Counter-measures: Use marketing to link untreated obesity to the associated comorbidities that can accompany it, such as joint pain and diabetes, to more concretely illustrate the risks of avoiding treatment. In these messages, assure prospects on the safety of the procedure by highlighting the low rate of 30-day serious complications (between 0.25% and 1.25%) for the most popular bariatric surgeries: gastric banding, sleeve gastrectomies, and gastric bypass.
Or, like Valley Health in Virginia, consider facilitating in-person educational seminars to support prospective patients' weight loss goals, educating attendees on surgical options as they move toward the procedure.
Barrier 3: The high cost of surgery dissuades interested patients
Our consumer surveys have revealed that cost is the most important factor dictating a consumer's decision to seek surgical services (it's a stronger decision driver than travel time or following a referral). Of patients who have considered bariatric surgery but do not follow through, 40% said the main reason for not receiving surgery was the cost—likely due to a national shift toward high-deductible health plans and the fact that some states mandate only limited coverage for bariatric surgery.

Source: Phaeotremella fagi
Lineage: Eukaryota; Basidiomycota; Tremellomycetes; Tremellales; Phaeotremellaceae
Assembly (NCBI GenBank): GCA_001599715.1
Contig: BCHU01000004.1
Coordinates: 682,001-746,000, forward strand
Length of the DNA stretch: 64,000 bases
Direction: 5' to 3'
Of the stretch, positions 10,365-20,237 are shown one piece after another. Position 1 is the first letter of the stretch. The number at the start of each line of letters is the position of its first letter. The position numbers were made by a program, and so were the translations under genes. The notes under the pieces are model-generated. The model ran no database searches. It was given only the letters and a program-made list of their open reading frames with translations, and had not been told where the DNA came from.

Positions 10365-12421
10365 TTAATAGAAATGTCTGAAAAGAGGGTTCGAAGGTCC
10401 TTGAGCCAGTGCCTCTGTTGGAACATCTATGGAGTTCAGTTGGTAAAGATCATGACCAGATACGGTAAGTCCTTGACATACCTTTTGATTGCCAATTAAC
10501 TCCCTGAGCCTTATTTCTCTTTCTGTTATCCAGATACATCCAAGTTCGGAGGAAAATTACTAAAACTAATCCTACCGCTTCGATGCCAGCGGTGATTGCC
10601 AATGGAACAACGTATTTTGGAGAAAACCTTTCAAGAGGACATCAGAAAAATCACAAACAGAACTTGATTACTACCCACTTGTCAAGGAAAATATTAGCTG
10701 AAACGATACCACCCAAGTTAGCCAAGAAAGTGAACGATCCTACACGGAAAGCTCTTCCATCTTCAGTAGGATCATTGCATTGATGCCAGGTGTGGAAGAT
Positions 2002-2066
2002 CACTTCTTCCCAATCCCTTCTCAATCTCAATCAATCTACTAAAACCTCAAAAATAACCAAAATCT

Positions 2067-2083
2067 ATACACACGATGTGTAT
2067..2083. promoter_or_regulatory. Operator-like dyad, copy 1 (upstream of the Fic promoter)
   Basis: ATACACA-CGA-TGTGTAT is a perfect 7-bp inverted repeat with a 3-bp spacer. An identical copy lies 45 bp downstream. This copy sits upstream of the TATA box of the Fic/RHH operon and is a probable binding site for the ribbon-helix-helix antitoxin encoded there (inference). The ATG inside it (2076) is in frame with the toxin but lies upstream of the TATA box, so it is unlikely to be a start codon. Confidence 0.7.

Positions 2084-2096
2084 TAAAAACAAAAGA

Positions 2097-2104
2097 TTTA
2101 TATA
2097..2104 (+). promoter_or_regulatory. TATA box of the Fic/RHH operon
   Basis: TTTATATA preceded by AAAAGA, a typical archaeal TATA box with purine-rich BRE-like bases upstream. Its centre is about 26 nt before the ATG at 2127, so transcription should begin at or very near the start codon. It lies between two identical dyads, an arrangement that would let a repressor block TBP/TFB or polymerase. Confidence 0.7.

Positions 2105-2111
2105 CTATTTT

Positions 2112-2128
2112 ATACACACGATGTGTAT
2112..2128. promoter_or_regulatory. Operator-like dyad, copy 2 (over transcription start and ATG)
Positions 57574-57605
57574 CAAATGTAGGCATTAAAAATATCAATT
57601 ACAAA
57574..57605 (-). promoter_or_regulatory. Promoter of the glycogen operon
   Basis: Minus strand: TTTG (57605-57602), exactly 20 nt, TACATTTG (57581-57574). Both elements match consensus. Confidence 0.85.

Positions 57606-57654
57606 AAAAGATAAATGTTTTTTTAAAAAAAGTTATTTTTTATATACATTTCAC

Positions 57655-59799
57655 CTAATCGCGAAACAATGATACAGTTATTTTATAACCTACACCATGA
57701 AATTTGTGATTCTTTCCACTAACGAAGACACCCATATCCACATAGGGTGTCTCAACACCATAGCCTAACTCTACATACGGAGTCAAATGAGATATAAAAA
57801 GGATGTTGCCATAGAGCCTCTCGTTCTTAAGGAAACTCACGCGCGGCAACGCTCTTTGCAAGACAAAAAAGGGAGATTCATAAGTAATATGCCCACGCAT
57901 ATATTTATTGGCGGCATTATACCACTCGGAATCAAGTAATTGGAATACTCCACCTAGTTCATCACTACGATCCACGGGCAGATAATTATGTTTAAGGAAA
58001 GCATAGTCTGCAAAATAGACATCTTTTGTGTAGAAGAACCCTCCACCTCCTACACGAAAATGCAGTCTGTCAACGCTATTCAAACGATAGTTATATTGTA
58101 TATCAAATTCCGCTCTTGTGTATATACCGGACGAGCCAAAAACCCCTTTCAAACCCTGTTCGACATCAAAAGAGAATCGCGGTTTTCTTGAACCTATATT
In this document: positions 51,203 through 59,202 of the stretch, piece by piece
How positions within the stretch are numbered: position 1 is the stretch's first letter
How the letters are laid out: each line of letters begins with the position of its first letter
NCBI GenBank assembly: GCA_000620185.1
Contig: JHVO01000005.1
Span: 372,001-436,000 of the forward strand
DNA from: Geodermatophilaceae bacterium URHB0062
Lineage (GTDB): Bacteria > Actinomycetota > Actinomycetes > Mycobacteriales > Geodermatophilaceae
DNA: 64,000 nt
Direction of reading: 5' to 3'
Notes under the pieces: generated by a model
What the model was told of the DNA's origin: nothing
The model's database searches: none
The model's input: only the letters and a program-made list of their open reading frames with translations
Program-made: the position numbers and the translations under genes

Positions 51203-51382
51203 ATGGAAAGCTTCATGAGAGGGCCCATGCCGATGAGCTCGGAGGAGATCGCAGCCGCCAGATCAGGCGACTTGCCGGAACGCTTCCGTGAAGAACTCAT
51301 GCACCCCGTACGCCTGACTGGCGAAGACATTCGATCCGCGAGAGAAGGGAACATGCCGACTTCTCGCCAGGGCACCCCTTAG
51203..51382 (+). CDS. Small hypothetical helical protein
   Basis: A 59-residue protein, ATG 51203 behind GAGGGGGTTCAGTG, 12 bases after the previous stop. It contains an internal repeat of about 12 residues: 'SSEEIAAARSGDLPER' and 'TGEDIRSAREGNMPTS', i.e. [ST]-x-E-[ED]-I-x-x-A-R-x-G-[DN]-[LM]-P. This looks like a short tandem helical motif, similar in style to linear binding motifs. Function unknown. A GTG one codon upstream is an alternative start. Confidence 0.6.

Counter-measure: If patients in your market are especially price-sensitive, consider offering financial counseling or payment plans. Also, consider offering direct-to-consumer bundles to attract shoppers based on cost. Bon Secours Mary Immaculate Hospital, for example, offers a direct-to-consumer bariatric surgery bundle that includes pre-op, surgery, inpatient stay, and one to two post-op visits. The bundle works to attract out-of-market patients and grows the share of wallet in the bariatric surgery episode. These bundles can be crafted to a variety of purchasers—including consumers and medical tourists, but also to regional employers and health plans.
To learn more about market trends in general surgery—including the four forces changing the surgery landscape—make sure you download our general surgery market trends slide decks.